Speaking Out is a new column surveying activism across the web each week.


In a must-read Elle feature that quickly went viral on Twitter, writer Stephanie Clifford tells the story of Christie Smythe, a normal woman who blew up her world for a chance at love with one of the worlds most-hated finance dudes, “Pharma Bro” Martin Shkreli. Smythe describes, among many other crazy details, her first kiss with Shrkreli in jail, in a room that smelled like chicken wings. 

Shkreli was sentenced to seven years in federal prison in 2018 after his pharmaceutical company acquired the lifesaving drug Daraprim, commonly used in the treatment of AIDS-related illnesses. He then immediately jacked up the price of a single dose from $13.50 to $750. On top of the price gouging, his smirking court appearances and trollish social media presence earned him nearly universal scorn. 

But not all the attention he received was negative. He’s courted numerous women from prison and has inspired fan accounts on Instagram, Reddit threads, and even a Shkreli For President Facebook page. 

Unfortunately, Shrkeli’s price-jacking practices are not all that unusual. In 2016, Mylan Pharmaceuticals faced public furor when they raised the price of a two pack of Epipens—used to save people from deadly allergy attacks—from $100 to $609. In 2015, Bill Ackman’s hedge fund Pershing Square teamed with notorious pharma price gougers Valeant Pharmaceuticals. Ackman eventually sold his shares in Valeant, but not before spending years defending pharmaceutical pricing practices.

If you were fascinated by the Shrkeli drama, I highly recommend Erin Lee Carr’s episode of the Netflix series Dirty Money, “Drug Short.” She follows Fahmi Quadir, one of the few women in an executive position in the male dominated field of finance, as Quadir unravels the Ackman bet and exposes Valeant’s price-gouging tactics. (For years they had been acquiring smaller pharma companies for their patents on specialty life-saving drugs, hiking up the prices, and reaping the profits at the expense of human lives.) 

It all sounds very complicated, but in Carr’s hands it’s an exciting, informative and infuriating episode of television about greed and wealth.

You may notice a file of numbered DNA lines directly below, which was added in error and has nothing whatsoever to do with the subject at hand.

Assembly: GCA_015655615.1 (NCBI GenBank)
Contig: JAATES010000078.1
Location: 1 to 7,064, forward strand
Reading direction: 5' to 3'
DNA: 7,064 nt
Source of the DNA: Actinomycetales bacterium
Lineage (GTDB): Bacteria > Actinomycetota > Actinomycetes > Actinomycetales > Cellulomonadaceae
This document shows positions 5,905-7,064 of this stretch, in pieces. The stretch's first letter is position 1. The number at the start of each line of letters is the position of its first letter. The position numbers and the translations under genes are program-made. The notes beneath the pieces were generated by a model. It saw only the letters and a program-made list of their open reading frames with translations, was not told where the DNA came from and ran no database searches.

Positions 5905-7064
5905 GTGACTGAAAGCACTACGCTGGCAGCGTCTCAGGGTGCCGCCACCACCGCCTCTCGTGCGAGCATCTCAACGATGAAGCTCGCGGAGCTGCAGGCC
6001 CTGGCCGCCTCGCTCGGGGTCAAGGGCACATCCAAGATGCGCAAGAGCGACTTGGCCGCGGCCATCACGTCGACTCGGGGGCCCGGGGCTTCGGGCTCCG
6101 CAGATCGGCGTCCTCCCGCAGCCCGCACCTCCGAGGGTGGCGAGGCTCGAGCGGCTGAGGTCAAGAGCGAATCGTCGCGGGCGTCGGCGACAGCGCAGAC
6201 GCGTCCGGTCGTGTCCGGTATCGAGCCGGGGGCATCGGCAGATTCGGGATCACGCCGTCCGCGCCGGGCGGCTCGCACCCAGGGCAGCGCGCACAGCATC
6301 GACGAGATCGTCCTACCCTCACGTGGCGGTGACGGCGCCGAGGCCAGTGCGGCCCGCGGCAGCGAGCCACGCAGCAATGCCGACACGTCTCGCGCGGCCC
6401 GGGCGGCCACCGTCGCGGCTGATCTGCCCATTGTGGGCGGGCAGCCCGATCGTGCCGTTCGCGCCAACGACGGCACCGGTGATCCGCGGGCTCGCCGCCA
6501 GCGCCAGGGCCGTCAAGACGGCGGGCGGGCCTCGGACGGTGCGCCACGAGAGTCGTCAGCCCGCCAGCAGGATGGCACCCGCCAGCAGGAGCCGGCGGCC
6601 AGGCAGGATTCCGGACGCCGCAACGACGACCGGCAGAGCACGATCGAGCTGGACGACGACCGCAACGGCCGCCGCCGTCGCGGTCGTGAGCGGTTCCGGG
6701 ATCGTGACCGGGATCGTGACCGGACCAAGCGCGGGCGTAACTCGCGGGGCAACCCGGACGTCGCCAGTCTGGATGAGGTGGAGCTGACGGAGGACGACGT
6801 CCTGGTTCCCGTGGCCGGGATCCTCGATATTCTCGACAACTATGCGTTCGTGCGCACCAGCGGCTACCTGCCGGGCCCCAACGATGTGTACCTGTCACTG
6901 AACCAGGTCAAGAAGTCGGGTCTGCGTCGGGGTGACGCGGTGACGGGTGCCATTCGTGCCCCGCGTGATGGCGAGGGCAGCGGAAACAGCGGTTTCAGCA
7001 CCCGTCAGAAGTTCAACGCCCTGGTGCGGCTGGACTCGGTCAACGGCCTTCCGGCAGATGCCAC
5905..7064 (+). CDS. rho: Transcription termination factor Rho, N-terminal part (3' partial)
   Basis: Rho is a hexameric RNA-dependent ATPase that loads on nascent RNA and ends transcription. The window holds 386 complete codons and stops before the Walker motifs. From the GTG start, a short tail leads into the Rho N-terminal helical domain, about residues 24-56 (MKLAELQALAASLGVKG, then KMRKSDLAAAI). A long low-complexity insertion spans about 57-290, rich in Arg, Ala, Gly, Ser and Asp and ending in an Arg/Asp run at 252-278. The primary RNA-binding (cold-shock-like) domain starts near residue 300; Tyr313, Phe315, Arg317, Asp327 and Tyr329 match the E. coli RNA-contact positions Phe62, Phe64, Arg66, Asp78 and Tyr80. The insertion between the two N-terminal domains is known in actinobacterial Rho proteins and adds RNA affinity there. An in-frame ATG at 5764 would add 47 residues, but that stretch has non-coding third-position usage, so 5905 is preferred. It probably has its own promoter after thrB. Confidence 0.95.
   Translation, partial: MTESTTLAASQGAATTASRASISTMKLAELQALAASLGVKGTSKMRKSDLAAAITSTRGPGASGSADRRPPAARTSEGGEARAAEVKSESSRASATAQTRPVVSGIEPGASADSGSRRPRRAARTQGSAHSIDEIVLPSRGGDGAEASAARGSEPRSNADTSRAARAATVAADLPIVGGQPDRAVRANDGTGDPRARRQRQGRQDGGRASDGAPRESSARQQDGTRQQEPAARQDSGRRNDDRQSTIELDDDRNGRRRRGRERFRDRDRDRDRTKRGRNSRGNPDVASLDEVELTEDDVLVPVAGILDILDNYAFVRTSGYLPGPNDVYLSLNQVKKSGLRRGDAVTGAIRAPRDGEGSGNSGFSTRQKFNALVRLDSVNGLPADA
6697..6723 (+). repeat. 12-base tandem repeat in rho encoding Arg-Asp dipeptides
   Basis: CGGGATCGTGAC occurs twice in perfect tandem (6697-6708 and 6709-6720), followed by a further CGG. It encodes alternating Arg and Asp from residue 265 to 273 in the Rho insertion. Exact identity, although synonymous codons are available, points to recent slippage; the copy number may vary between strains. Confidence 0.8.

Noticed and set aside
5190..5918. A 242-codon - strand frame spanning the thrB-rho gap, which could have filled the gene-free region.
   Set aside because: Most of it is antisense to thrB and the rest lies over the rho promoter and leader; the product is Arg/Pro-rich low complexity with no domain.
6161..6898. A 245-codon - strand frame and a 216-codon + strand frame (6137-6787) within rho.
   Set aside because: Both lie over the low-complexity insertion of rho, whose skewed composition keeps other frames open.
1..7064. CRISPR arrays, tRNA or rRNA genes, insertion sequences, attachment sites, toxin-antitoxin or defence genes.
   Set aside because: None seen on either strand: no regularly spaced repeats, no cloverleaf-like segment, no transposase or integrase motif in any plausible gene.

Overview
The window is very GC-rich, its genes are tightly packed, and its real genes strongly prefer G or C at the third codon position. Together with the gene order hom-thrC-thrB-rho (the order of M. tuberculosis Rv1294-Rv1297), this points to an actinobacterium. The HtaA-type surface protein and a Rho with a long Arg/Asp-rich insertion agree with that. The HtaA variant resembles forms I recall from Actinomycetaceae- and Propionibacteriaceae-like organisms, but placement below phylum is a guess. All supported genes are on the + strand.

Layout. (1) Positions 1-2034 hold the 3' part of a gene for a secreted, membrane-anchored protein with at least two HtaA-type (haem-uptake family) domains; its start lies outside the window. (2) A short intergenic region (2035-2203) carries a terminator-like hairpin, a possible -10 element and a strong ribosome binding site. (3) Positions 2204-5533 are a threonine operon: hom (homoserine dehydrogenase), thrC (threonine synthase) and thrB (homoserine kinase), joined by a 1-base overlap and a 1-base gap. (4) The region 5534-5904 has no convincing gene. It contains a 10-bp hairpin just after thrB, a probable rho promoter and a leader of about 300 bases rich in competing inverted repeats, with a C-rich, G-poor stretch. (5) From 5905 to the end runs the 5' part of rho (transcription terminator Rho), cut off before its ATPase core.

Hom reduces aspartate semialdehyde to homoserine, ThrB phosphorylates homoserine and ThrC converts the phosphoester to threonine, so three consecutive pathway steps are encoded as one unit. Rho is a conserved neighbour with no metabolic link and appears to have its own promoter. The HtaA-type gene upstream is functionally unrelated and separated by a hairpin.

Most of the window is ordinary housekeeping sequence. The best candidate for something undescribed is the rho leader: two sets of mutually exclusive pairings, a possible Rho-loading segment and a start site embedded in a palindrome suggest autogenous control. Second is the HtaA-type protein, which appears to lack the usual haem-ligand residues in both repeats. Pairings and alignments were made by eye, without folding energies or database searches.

You can also check out Carr on Dax Shepherd’s podcast, Armchair Experts, to hear about Carr’s book and other films.


Wee Stimulus

On the opposite end of the financial spectrum, people are talking about the new stimulus plan that will allow for a one-time payment of $600 to go out to qualifying Americans. The consensus? The amount is not nearly enough. 

 
 
 
 
 
 
 
 
 
 
 
 
 
 
 

A post shared by rally+rise (@rallyandrise)

On CNBC’s Making It, Alicia Adamcyz points out that most college-age dependents are still not eligible to receive the stimulus check, and examines the financial burden that creates.

While the amount isn’t plentiful, the memes are. 

@finessegawds

What $600 stimulus check is looking like vs my bills right now

♬ original sound - Finesse Gawds

Dan Price, the CEO of Seattle-based Gravity Payments, who cut his salary so that all his employees could make a minimum annual salary of $70,000, has weighed in throughout the stimulus talks about the nature of PPP Loans and the direct stimulus payments. 


Follow the Leaders

To learn more about financial literacy and topics like fair wages, predatory financial instruments, and the labor movement, here are some suggested follows.

Kim Kelley 

Rebecca Jarvis

Dean Starkman 

Mary Childs, host of the excellent podcast Planet Money.